Essay About Physical Health Paper

Published: 2021-09-02 16:50:11
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Category: Mental Health

Type of paper: Essay

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This sample essay on Essay About Physical Health provides important aspects of the issue and arguments for and against as well as the needed facts. Read on this essay’s introduction, body paragraphs, and conclusion.
Suggested this could be due to a purposeful avoidance of health services by those who are mentally unwell, or that during this time of their mental health crisis, many are suffering the effects of their illness such as positive symptoms, thought disorder, or the flat effects associated with schizophrenia, these experiences could make it harder for them to go to their appointments. Shah, Chant & McGrath (2007) state that the reason as to the exact cause of this gap Is not known, however many theories have been suggested as to why it has occurred.
Mac Credit (2003) attributed this gap as lifestyle factors. In a study on people suffering from schizophrenia against those who were mentally well, there was significant findings that the individuals with schizophrenia ate poorer ties, consuming under half of the recommended guide lines of fruit and vegetable consumptions in a week, they undertook substantially lower exercise than the comparison group and tended to have a higher body mass Index.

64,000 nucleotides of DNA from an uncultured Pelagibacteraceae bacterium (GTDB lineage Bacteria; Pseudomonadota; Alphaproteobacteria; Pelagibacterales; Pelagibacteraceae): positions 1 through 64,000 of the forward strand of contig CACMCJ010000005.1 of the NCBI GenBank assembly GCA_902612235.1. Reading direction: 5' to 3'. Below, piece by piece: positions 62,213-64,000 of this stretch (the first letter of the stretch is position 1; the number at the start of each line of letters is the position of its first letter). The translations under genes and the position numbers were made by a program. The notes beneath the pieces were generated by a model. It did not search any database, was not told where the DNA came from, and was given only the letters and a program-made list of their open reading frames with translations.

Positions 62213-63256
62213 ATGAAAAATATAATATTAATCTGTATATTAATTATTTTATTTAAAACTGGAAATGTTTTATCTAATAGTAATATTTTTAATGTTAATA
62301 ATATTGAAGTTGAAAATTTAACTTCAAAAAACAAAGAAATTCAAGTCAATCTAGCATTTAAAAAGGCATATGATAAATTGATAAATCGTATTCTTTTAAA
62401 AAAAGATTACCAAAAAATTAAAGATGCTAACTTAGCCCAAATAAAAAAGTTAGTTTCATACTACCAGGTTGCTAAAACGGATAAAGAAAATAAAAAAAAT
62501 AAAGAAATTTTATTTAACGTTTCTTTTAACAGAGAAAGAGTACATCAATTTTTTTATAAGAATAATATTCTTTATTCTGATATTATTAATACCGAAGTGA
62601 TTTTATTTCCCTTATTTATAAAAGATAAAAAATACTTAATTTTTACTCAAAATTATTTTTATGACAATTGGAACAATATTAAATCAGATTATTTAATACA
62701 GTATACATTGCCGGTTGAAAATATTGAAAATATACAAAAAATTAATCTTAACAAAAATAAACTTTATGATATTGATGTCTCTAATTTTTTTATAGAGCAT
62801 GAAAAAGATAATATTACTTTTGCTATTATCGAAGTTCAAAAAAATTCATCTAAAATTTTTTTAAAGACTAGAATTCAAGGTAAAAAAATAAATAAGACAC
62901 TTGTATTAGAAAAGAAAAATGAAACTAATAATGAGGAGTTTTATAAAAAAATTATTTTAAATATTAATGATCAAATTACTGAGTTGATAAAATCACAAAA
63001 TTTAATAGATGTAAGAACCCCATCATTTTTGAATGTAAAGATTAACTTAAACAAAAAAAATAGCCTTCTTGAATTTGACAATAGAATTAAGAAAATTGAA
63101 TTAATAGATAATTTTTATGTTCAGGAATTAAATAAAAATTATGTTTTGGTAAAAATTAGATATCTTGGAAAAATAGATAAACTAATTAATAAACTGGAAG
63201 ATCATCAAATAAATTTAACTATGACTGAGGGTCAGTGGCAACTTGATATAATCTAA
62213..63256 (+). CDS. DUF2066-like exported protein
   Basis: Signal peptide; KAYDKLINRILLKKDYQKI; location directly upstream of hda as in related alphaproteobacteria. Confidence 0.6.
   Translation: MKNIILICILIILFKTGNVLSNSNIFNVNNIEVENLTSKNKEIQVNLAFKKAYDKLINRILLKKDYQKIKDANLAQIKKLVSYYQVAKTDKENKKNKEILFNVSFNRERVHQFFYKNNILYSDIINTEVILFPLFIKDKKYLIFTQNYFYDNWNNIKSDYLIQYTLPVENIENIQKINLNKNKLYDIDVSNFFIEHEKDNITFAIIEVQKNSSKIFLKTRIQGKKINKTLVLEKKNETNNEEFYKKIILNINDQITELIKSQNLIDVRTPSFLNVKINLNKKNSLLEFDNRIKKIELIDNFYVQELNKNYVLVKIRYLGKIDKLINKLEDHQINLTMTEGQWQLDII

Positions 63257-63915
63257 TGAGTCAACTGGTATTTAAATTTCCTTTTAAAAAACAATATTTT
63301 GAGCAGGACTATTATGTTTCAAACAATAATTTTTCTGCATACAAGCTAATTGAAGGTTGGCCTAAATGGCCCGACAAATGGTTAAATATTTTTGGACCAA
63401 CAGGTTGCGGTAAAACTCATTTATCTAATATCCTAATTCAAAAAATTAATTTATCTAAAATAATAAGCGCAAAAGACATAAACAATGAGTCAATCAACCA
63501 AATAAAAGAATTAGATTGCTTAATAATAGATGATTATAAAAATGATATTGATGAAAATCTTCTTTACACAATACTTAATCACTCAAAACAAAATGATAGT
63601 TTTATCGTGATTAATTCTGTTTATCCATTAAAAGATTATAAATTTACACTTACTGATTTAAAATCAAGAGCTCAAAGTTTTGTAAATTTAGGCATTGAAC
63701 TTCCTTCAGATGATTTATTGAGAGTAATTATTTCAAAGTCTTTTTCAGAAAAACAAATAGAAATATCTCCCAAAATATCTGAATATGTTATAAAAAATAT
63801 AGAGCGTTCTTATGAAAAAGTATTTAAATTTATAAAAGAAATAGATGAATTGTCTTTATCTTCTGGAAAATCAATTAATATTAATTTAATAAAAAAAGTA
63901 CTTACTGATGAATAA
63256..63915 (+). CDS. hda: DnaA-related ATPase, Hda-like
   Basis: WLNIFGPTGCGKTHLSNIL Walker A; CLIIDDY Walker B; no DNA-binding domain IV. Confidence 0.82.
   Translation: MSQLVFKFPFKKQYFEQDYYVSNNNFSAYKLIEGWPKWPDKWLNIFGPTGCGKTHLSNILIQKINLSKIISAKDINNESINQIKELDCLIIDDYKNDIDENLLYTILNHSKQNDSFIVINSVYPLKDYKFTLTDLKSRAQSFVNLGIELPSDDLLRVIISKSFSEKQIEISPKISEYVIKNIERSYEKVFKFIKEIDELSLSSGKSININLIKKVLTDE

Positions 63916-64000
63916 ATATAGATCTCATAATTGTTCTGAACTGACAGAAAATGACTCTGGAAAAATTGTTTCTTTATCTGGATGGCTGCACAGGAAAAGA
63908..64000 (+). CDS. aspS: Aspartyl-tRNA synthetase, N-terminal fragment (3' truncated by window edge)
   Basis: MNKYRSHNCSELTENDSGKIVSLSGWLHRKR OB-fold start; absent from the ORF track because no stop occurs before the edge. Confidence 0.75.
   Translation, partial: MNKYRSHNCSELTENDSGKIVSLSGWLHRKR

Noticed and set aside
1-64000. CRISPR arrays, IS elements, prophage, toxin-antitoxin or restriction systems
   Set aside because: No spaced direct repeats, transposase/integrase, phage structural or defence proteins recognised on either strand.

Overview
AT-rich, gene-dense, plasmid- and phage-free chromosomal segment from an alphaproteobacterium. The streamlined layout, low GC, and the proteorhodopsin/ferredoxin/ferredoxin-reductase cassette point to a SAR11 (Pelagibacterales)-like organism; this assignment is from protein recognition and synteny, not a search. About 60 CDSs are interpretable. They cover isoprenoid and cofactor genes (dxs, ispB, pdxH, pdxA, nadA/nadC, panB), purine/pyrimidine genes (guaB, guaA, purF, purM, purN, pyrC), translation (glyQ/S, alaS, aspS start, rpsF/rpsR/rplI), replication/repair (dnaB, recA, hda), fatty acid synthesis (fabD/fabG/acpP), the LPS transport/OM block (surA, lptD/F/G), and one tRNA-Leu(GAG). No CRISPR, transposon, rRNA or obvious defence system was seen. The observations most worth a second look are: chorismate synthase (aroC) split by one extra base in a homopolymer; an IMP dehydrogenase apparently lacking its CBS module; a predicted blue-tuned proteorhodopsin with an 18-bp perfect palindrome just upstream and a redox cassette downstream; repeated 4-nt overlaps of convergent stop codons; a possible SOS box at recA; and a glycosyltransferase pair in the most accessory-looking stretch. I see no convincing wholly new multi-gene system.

According to Cough game; Peeler (2004) current risk factors for people to suffer from diabetes are linked to issues such as eating unhealthy food and being inactive. Scene &De Here (2007) suggested that many who suffer from schizophrenia have certain lifestyle patterns that leave them at risk of developing diabetes, such as the lack of exercise they par take in, the unhealthy diet, being inactive and smoking. De Here,et al (2009) concurred with this flying and found that the mentally unwell have a higher chance of being a smoker and being overweight, as well as developing diabetes.
How To Take Care Of Your Health Essay